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Indaba Capital Issues Open Letter to Kenneth A. Hersh, Chairman of the Board, and Shareholders of NGP Capital Resources

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Believes Shareholders Do Not Have All Information Needed to Have a Fully Informed Vote on Oak Hill Transaction at NGPC's Upcoming Annual Meeting

Challenges Board's Past Performance and Fiduciary Commitment to Shareholders

Calls for Increased Transparency and Accountability on the Part of NGPC and Oak Hill

Believes Oak Hill Must Align Its Incentives with Shareholders

SAN FRANCISCO, Sept. 23, 2014 /PRNewswire/ -- Indaba Capital Management, L.P. ("Indaba"), the beneficial owner of 2.99% of the outstanding shares of NGP Capital Resources Company ("NGPC" or the "Company") (Nasdaq: NGPC), today issued an open letter to Kenneth A. Hersh, Chairman of the Board of Directors (the "Board"), and the shareholders of the Company in advance of NGPC's 2014 annual meeting, currently scheduled for September 29, 2014, at which shareholders will vote on a proposed investment advisory agreement with a new investment advisor, Oak Hill Advisors, L.P. ("Oak Hill").  In its letter, Indaba, among other things:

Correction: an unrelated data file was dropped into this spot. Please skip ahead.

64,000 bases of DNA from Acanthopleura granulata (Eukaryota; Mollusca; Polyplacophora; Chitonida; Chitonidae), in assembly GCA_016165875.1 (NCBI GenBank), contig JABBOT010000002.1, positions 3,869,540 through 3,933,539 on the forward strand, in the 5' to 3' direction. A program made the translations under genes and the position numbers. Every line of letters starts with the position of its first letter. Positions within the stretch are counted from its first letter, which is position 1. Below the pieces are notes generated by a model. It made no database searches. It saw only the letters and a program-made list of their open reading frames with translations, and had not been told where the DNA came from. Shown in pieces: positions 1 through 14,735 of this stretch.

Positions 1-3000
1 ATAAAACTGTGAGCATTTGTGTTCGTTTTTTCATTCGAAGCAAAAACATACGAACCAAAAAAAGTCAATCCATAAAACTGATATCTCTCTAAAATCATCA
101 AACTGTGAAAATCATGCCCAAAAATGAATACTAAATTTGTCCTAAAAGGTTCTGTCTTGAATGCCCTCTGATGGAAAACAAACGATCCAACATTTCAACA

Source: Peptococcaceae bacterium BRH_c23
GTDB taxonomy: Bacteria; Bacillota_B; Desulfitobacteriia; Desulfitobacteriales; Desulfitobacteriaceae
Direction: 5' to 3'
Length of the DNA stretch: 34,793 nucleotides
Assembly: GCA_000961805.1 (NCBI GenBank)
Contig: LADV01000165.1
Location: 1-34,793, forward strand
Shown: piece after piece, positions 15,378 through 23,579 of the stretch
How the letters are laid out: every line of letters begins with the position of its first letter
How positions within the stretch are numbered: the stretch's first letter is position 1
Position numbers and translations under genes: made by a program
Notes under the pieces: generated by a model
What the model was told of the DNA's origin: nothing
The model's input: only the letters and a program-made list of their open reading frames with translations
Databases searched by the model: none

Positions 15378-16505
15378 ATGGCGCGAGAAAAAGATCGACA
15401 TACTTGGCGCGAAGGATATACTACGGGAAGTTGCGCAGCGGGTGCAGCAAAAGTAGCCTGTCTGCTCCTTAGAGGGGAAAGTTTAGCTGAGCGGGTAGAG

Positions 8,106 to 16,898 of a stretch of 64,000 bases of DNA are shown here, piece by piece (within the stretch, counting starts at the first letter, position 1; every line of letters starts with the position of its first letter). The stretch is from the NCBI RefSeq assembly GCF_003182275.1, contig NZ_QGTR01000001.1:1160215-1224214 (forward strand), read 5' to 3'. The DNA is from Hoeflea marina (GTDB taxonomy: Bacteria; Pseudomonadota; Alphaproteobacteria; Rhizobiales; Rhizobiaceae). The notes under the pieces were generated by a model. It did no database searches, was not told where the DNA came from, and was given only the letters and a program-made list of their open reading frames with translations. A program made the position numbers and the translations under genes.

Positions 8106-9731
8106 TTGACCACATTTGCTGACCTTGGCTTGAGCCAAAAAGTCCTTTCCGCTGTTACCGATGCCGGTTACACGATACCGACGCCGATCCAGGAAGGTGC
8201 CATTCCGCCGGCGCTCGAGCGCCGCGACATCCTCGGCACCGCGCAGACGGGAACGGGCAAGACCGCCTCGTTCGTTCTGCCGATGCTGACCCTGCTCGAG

• Questions the Board's lack of meaningful disclosure surrounding recent developments in the ATP/Bennu litigation, which Indaba believes removes a material overhang on the Company's valuation and the strategic review process conducted by the Board and, therefore, merits a reconsideration of potential value-maximizing alternatives available to the Company;
  • Documents the Board's track record and 10-year history of value destruction (including its failure to return capital through a significant share repurchase), while the current investment advisor has received over $53 million in management and incentive fees;
  • Questions whether the transaction with Oak Hill is in the best interests of shareholders; and
  • Calls upon the Company and Oak Hill to honor management's promise to hold a joint conference call with Oak Hill management so that Oak Hill can elaborate on its strategy and plans for the Company and field shareholder questions.

The full text of the letter follows:

September 23, 2014

Kenneth A. Hersh, Chairman of the Board
Shareholders of NGP Capital Resources Company

NGP Capital Resources Company 
909 Fannin Street, Suite 3800
Houston, TX 77010